Producer Milton Okun, known for bringing classical arrangements to folk-pop songs and for co-founding Cherry Lane Music, died Tuesday in Los Angeles. He was 92.

His most-celebrated work in the 1960s, when folk music entered the mainstream, was his arrangements for Peter, Paul & Mary. He worked with many folk groups and musicians at the time—Harry Belafonte, Odetta, Tom Paxton, Laura Nyro, the Chad Mitchell Trio—and in the 1970s, he worked steadily with John Denver, producing and handling arrangements on all his RCA albums.

Okun’s belief that classical and folk could work together led to the 1981 Denver-Placido Domingo collaboration Perhaps Love. The relationship with Domingo—he continued to produce his English-language albums—brought him back to his beloved classical music.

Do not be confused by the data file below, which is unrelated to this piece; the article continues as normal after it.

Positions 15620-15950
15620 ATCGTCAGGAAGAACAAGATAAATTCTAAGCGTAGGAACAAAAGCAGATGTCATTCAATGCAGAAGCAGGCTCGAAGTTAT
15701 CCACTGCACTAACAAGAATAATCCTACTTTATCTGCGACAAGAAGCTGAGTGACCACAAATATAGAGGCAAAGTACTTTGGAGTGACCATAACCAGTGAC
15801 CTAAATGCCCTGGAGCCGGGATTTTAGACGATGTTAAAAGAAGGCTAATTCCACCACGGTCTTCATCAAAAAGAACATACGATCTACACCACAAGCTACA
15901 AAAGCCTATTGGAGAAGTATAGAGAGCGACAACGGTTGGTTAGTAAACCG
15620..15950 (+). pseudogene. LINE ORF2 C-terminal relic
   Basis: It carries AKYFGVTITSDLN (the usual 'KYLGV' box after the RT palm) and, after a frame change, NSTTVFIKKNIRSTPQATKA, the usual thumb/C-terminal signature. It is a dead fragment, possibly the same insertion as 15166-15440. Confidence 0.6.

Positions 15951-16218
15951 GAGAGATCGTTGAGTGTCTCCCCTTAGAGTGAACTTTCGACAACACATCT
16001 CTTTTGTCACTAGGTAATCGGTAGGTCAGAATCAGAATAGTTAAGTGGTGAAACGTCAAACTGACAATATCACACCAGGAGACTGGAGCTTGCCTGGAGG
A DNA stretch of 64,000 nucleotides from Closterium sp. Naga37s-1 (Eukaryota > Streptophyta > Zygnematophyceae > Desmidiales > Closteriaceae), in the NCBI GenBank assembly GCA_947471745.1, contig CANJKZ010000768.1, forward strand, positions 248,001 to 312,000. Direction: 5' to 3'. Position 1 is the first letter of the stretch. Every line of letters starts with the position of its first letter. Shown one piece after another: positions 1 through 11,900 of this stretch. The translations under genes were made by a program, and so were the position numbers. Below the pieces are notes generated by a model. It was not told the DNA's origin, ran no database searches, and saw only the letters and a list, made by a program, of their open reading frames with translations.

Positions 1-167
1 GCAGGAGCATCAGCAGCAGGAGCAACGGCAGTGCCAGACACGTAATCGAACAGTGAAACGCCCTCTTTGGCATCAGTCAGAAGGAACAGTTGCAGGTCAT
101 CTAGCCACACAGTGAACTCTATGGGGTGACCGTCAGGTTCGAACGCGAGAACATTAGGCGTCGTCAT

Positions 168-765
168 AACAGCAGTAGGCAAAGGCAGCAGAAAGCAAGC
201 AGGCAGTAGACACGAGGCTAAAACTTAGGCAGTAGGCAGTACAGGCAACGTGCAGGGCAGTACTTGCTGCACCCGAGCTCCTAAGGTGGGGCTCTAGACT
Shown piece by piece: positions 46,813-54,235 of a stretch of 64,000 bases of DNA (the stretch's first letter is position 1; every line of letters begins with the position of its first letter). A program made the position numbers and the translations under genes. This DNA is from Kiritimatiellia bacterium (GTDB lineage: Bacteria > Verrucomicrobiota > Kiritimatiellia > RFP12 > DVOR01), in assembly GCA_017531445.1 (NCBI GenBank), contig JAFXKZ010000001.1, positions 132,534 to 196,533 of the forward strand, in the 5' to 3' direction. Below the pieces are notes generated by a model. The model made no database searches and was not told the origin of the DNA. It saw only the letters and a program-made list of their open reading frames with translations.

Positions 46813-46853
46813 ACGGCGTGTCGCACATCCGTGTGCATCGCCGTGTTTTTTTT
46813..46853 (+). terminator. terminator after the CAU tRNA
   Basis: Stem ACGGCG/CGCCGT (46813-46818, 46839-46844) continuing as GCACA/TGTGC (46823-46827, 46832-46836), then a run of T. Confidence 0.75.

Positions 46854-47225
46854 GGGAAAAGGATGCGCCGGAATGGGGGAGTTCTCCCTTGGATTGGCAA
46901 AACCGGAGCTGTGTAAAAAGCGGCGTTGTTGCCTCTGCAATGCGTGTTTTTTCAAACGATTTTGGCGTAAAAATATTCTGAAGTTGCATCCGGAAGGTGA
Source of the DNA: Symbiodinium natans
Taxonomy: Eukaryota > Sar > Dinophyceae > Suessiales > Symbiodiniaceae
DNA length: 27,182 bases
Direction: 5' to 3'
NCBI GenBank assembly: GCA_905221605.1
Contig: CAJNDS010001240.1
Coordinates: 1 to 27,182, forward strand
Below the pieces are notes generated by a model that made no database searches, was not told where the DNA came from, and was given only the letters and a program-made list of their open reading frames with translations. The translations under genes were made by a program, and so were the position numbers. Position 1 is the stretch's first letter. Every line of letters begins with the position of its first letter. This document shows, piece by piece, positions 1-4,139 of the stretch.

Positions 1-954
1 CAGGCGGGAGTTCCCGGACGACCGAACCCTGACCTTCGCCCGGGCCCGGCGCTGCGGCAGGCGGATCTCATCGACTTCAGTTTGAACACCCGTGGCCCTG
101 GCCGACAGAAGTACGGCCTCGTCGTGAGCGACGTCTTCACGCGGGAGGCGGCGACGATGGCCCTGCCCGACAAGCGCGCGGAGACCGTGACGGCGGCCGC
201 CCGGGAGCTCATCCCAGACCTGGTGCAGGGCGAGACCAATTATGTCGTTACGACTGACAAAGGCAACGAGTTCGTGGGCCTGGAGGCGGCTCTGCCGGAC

A founding member and major supporter of the Los Angeles Opera, Okun was pivotal in bringing Domingo to L.A. Opera as the Artistic Director.

A Brooklyn native who was a child-prodigy pianist, he suffered nephritis in his early teens and after two years of bed rest, he could no longer play. He studied music and conducting at Oberlin, and after graduating became a music teacher in the New York public school system.

But his love of folk music drew him into singing, arranging, and conducting, first with Belafonte, which led him to acts such The Brothers Four and Peter Paul and Mary. One of his productions for Peter, Paul & Mary was on Denver’s “Leaving on a Jet Plane,” which led to Okun working with the singer after he left the Chad Mitchell Trio, another Okun client.

During this successful run, Okun and his wife Rosemary were growing Cherry Lane Music, which they started in 1960, into one of the largest independent music publishers.

As producer and arranger, Okun collected more than 75 gold and platinum records and 16 Grammy nominations. And his love for opera and Denver’s music never waned: At the age of 89, he produced Great Voices Sing John Denver, a collection of opera singers interpreting Denver’s songs.